Our goal is to discover the molecular mechanisms and computational principles  that underlie the capability of biological systems to acquire, process and utilize information to govern behavior. We do so by studying how fruit flies and bacteria navigate chemical environments, and how collective behavior emerges in bacterial colonies and developmental systems. To probe these systems at the molecular, cellular and behavioral level we combine molecular and biophysical experimental methods with predictive mathematical modeling.

Of particular interest to us is the role of variation in biological sensing and decision making and to understand how biological systems can extract useful work from fluctuations. An exciting hypothesis we are pursuing is that fluctuations when combined with selection and decision making mechanisms facilitates computation and function.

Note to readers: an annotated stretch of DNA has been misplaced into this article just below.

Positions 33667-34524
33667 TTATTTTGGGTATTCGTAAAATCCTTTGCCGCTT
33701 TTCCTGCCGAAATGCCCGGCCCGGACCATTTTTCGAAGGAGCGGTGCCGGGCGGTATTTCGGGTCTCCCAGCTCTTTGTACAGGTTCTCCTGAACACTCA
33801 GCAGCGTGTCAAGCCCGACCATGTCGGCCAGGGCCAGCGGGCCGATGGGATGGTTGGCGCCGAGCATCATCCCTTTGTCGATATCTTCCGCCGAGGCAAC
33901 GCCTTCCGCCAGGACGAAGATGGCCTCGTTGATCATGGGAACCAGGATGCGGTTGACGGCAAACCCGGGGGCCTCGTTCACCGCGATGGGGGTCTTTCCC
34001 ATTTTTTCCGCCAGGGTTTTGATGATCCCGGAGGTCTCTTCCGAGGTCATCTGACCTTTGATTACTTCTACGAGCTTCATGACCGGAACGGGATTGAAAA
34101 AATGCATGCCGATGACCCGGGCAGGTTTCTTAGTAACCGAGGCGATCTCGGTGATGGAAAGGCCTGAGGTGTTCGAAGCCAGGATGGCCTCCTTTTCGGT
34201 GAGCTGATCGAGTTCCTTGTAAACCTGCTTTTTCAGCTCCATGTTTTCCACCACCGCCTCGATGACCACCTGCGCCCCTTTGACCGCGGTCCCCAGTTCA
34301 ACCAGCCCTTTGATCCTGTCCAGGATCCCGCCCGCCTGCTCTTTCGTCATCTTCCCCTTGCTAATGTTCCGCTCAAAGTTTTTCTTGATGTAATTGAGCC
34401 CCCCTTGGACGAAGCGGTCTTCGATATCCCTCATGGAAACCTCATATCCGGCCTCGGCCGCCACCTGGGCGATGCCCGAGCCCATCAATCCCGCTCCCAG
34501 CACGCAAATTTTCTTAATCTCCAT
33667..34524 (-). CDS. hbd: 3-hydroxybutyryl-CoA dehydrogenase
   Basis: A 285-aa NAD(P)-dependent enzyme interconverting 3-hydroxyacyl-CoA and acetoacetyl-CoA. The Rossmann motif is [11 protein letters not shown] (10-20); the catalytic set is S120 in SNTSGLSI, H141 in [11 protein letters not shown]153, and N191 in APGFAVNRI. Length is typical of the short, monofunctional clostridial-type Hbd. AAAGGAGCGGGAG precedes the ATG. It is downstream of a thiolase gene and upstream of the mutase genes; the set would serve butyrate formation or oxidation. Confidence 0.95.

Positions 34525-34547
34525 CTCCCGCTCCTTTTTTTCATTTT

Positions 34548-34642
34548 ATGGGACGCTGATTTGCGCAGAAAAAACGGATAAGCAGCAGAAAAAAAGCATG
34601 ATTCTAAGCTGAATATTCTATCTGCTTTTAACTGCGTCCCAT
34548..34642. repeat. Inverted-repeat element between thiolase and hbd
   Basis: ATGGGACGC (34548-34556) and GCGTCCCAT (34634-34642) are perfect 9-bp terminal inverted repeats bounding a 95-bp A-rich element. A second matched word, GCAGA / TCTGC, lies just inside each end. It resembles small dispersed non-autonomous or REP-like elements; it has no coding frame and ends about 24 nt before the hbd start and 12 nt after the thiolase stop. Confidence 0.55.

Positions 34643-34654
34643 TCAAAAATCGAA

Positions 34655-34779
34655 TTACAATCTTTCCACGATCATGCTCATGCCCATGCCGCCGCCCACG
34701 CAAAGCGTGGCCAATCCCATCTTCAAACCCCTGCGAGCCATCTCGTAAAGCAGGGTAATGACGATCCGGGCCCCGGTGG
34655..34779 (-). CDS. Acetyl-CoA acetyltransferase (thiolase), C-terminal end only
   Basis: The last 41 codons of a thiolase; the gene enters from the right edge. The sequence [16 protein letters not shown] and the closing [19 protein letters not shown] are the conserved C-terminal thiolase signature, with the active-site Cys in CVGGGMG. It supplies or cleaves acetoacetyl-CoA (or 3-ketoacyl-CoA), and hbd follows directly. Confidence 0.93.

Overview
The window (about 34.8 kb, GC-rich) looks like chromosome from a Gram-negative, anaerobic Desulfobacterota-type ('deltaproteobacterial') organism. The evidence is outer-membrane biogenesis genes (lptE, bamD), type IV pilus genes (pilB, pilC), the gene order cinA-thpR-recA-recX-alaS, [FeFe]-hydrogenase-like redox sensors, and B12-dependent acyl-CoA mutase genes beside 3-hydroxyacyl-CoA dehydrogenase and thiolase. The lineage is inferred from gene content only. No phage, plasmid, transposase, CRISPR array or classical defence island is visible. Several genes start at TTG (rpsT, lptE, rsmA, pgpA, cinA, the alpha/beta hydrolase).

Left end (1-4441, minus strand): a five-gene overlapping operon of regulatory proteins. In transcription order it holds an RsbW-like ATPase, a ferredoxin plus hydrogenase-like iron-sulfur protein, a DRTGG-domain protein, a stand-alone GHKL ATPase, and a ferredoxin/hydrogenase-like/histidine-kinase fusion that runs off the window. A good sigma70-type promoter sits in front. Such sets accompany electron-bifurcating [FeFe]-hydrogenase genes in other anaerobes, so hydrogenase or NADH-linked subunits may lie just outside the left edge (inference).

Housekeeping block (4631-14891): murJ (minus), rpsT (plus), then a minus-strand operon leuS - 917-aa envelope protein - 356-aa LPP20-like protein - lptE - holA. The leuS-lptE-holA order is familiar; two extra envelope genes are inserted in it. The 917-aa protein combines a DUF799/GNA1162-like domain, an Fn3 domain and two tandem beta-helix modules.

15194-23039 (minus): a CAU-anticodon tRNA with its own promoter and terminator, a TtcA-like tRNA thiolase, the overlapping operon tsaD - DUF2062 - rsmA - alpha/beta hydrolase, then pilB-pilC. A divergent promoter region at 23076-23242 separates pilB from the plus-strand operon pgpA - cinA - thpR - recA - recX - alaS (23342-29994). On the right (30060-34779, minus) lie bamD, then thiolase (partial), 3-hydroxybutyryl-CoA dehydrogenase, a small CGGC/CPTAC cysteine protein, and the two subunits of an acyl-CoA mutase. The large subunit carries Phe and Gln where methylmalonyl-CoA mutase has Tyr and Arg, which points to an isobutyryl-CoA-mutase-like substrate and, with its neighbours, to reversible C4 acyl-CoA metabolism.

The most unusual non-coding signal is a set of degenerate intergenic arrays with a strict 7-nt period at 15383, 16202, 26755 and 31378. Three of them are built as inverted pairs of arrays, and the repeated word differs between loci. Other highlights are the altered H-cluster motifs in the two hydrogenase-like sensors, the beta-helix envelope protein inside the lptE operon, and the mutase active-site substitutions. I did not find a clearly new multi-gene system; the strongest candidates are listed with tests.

Our lab is interdisciplinary. We have open positions for postdocs, graduate and undergraduate students with training/interests in biology (microbiology, neuroscience, molecular biology), physics, mathematics and engineering.

The Emonet Lab is supported by: The National Institute of General Medical Sciences and The Paul G. Allen Family Foundation and was previously supported by Whitehall Foundation,  James S. McDonnell Foundation, National Science Foundation, National Academies Keck Futures Initiative, Alfred P. Sloan Foundation.


August 4, 2017
Dip’s paper shows that a transition in the behavior of progenitor cells from ordered to disordered motion helps vertebrates develop straight spines. During normal...
July 22, 2017
Srinivas’ and Mahmut’s paper shows how Olfactory Receptor Neurons (ORNs) in the fruit fly can adapt to the mean and variance of dynamic odor signals. Insects like the...
Srinivas celebrating his PhD
May 25, 2017
On May 5th 2017 Srinivas defended his PhD with flying colors. Congratulations! On August 1st he will be joining the lab of Eve Marder at Brandeis University.